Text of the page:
Pool Shock: Why and How Is It Done?
You may often hear the term pool shock from other pool owners or your pool maintenance technician every now and then, most especially when you see your pool in a condition that is far from satisfactory for swimming. As a pool owner, you should know about pool shocking, why it’s done and how to do the procedure in case no one is available and you need to treat your pool fast.
What is A Pool Shock Treatment?
Shocking your pool involves the process of superchlorination, which is adding large quantities of chlorine (typically about 5-10 times the usual dose) to a pool based on the condition of the pool. Types of shocking agents to choose from include:
- Calcium hypochlorite
- Lithium hypochlorite
- Potassium peroxymonosulfate
The type of agent used for a swimming pool in Melbourne shock treatment will depend on the type of pool as well as the lining for the design.
Why Is it Done?
Pool shock is done when you lag behind your regular schedule of pool maintenance, or when your pool was used extensively by many people for several days. These conditions leave behind organic waste and contamination, binding chlorine molecules and rendering them inactive. Correcting this involves performing shock treatments in the pool that will help remove organic matter and other contaminants, leaving behind water that is clear, soft, clean, and safe for swimming.
How Do I Shock My Pool?
It’s best to run the pool filter for 6-8 hour before shock treatment, and to schedule the shock when the sun has set. Performing pool shock treatment will lower the potency of chlorine, making you use either twice as much chemical, or render your shock treatment ineffective. To perform the shock treatment, you should:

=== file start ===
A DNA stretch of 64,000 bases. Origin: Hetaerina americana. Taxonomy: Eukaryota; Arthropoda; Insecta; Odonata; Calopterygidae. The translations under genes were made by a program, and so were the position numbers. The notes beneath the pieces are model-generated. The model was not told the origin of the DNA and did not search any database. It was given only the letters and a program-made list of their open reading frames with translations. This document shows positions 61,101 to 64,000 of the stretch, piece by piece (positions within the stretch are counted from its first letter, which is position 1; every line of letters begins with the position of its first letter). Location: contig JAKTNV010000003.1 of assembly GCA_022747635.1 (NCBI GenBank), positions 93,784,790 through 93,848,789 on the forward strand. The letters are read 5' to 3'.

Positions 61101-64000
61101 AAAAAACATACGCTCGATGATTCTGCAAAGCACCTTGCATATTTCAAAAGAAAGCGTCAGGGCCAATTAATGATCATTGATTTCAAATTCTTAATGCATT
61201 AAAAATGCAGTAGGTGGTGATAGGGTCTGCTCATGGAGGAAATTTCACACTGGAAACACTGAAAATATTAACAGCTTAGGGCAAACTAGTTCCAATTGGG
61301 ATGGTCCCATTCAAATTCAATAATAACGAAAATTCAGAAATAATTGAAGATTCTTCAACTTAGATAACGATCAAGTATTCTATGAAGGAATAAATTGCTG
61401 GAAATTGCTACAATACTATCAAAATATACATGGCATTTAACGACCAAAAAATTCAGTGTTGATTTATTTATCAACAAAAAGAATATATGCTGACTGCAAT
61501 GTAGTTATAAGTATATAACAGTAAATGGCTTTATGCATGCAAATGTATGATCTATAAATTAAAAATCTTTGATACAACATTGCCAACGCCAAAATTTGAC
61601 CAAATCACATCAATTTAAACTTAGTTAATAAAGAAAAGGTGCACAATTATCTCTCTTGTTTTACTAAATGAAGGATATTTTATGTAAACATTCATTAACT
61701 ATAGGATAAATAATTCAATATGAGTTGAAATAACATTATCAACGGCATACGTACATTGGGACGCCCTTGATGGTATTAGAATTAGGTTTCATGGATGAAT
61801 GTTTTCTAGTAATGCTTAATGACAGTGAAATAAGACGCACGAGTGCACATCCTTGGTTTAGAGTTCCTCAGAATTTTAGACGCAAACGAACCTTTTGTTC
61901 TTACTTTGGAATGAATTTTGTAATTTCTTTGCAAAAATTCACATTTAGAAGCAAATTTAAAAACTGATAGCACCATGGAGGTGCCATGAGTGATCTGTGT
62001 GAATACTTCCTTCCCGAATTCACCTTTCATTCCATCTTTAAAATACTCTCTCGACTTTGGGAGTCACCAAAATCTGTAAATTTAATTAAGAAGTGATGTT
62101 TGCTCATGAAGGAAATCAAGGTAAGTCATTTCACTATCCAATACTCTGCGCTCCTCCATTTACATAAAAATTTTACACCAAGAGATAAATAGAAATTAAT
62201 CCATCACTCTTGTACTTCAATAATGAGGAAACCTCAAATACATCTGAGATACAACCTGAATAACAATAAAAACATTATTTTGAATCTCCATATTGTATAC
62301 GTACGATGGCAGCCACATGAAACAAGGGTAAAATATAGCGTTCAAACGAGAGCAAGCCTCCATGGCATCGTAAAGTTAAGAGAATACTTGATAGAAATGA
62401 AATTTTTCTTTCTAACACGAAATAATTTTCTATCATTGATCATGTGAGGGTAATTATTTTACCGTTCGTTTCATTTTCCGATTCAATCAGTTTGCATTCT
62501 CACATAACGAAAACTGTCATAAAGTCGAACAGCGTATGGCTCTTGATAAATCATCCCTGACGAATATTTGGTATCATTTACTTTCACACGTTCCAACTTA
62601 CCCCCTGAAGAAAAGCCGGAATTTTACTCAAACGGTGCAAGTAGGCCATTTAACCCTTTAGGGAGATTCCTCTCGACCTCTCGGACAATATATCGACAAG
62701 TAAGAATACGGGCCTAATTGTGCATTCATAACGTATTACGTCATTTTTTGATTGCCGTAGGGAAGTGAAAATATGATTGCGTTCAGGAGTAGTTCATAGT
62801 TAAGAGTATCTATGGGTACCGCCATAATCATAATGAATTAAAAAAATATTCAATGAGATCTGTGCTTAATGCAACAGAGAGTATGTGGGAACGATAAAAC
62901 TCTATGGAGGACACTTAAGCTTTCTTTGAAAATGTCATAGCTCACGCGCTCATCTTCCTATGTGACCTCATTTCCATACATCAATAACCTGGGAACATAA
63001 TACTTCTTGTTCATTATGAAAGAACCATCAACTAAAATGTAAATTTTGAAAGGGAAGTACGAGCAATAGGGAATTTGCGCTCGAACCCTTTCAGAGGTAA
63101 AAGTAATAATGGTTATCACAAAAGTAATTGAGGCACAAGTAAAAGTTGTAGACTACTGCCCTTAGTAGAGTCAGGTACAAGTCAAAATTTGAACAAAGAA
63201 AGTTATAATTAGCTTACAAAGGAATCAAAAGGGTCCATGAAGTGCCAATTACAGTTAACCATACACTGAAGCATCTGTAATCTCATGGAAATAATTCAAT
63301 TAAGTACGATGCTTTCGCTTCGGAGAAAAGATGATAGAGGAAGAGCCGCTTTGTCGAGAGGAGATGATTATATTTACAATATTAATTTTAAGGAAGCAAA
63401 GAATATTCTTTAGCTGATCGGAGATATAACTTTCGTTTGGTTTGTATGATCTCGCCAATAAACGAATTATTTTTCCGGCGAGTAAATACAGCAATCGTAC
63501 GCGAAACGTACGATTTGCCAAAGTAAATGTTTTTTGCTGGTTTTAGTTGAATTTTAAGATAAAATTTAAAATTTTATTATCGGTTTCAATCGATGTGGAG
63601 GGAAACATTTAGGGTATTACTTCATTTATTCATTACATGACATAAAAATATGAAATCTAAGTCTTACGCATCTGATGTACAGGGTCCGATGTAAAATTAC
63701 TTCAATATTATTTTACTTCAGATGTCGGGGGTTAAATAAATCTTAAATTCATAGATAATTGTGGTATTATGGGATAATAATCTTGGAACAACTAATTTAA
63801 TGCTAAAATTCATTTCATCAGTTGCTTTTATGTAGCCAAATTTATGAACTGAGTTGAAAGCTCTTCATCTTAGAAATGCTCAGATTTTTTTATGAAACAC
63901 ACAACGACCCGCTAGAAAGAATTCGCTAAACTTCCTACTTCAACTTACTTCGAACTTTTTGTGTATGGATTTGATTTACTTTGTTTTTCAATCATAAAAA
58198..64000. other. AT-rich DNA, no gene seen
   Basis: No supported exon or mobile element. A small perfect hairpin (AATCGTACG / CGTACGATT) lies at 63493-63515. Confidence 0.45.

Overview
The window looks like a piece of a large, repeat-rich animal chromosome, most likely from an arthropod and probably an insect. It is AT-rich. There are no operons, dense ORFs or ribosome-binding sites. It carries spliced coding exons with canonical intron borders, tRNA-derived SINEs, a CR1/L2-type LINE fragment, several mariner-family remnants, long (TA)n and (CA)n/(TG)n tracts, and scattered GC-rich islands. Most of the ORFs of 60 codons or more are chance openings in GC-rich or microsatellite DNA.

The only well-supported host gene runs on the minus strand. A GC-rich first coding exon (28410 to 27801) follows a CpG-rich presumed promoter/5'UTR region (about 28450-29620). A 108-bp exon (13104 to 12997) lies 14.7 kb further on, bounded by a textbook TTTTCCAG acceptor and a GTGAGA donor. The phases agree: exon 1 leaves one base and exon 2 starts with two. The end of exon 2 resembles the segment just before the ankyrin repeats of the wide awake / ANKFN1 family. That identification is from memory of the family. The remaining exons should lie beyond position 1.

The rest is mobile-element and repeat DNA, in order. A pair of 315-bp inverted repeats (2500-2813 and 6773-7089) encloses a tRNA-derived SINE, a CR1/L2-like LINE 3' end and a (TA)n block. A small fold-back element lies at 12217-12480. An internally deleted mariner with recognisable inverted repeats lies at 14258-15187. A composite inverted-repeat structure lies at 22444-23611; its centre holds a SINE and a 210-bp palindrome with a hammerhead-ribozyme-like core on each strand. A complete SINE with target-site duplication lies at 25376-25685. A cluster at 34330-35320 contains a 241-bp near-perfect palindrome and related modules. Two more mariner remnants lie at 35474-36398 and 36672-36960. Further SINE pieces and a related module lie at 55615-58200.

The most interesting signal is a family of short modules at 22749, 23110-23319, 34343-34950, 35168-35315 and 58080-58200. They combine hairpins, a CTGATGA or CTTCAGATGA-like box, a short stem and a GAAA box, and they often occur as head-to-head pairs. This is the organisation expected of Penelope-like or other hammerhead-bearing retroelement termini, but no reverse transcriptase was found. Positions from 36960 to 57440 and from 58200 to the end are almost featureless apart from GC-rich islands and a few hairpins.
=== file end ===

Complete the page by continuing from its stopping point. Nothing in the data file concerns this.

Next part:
- Put on clothes that you won’t mind getting messed up. Chlorine can ruin your clothes, so it’s best to wear old, baggy clothing that you won’t be using to entertain guests.
- Do a good pool cleaning by taking out debris, sweeping the surrounding area, and making sure that nothing can fall into the pool during the shock treatment. The floor, walls, and stairs of the pool should be scrubbed to help release algae and chloramines.
- Fill a bucket with the recommended amounts of water based on the label of your pool chemical, and then add your agent. It’s better that you add the agent to the water and not the other way around to ensure that you won’t release any particles in the air and cause irritation. Stir to spread the chemical in the bucket or to dissolve the agent.
- Disperse the treatment by pouring small amounts in different places at the deep end of your pool, then let your pool pump run for 6-8 hours minimum after adding the shock.
- Put up a sign that warns people about the treatment, and don’t let anyone swim in the pool. This is to help minimize the amount of contaminants in the pool, as well as prevent any skin or respiratory irritation caused by exposure to high levels of chlorine.
You will notice that your pool will be cloudy and has a strong odor of chlorine once the treatment is dispersed. This is a sign that treatment is at work, and you will soon see clear, smooth, sparkling water once the treatment is done– without the strong chlorine smell!
Pool shock treatments should not be used to replace your standard sanitation procedures. Your pool can do without a shock, but it cannot do without your sanitizers. A good shock will help boost the effect of your sanitizers, and having stable sanitation in your pool water lessens the need and frequency of pool shock treatments. If you require professional assistance, ASAP Services cover swimming pool maintenance including pool shock treatments to help you keep your pool safe and healthy for use.